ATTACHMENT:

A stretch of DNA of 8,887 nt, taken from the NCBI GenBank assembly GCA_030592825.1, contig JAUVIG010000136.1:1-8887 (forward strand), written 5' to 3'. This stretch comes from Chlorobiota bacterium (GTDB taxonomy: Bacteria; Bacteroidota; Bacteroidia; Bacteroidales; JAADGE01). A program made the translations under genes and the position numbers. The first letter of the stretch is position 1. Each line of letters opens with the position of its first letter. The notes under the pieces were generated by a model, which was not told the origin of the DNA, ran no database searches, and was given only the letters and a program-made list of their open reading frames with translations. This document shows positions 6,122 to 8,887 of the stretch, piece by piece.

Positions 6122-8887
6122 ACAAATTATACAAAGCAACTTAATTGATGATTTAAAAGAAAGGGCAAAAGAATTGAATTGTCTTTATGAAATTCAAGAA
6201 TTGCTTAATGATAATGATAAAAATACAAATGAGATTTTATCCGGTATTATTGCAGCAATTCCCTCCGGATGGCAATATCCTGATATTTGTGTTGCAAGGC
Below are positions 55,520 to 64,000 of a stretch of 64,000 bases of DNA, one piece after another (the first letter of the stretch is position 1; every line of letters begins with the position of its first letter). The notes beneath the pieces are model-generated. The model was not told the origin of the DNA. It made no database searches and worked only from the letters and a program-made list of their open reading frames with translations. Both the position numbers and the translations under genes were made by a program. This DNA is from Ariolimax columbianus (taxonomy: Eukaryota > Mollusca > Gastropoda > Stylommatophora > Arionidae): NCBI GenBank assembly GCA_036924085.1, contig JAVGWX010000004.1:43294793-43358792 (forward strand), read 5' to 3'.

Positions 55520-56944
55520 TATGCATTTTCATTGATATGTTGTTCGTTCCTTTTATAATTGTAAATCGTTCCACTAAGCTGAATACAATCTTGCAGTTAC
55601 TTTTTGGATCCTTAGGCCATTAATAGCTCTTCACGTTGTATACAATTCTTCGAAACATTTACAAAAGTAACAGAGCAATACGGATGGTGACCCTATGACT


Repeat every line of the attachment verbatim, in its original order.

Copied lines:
A stretch of DNA of 8,887 nt, taken from the NCBI GenBank assembly GCA_030592825.1, contig JAUVIG010000136.1:1-8887 (forward strand), written 5' to 3'. This stretch comes from Chlorobiota bacterium (GTDB taxonomy: Bacteria; Bacteroidota; Bacteroidia; Bacteroidales; JAADGE01). A program made the translations under genes and the position numbers. The first letter of the stretch is position 1. Each line of letters opens with the position of its first letter. The notes under the pieces were generated by a model, which was not told the origin of the DNA, ran no database searches, and was given only the letters and a program-made list of their open reading frames with translations. This document shows positions 6,122 to 8,887 of the stretch, piece by piece.

Positions 6122-8887
6122 ACAAATTATACAAAGCAACTTAATTGATGATTTAAAAGAAAGGGCAAAAGAATTGAATTGTCTTTATGAAATTCAAGAA
6201 TTGCTTAATGATAATGATAAAAATACAAATGAGATTTTATCCGGTATTATTGCAGCAATTCCCTCCGGATGGCAATATCCTGATATTTGTGTTGCAAGGC
Below are positions 55,520 to 64,000 of a stretch of 64,000 bases of DNA, one piece after another (the first letter of the stretch is position 1; every line of letters begins with the position of its first letter). The notes beneath the pieces are model-generated. The model was not told the origin of the DNA. It made no database searches and worked only from the letters and a program-made list of their open reading frames with translations. Both the position numbers and the translations under genes were made by a program. This DNA is from Ariolimax columbianus (taxonomy: Eukaryota > Mollusca > Gastropoda > Stylommatophora > Arionidae): NCBI GenBank assembly GCA_036924085.1, contig JAVGWX010000004.1:43294793-43358792 (forward strand), read 5' to 3'.

Positions 55520-56944
55520 TATGCATTTTCATTGATATGTTGTTCGTTCCTTTTATAATTGTAAATCGTTCCACTAAGCTGAATACAATCTTGCAGTTAC
55601 TTTTTGGATCCTTAGGCCATTAATAGCTCTTCACGTTGTATACAATTCTTCGAAACATTTACAAAAGTAACAGAGCAATACGGATGGTGACCCTATGACT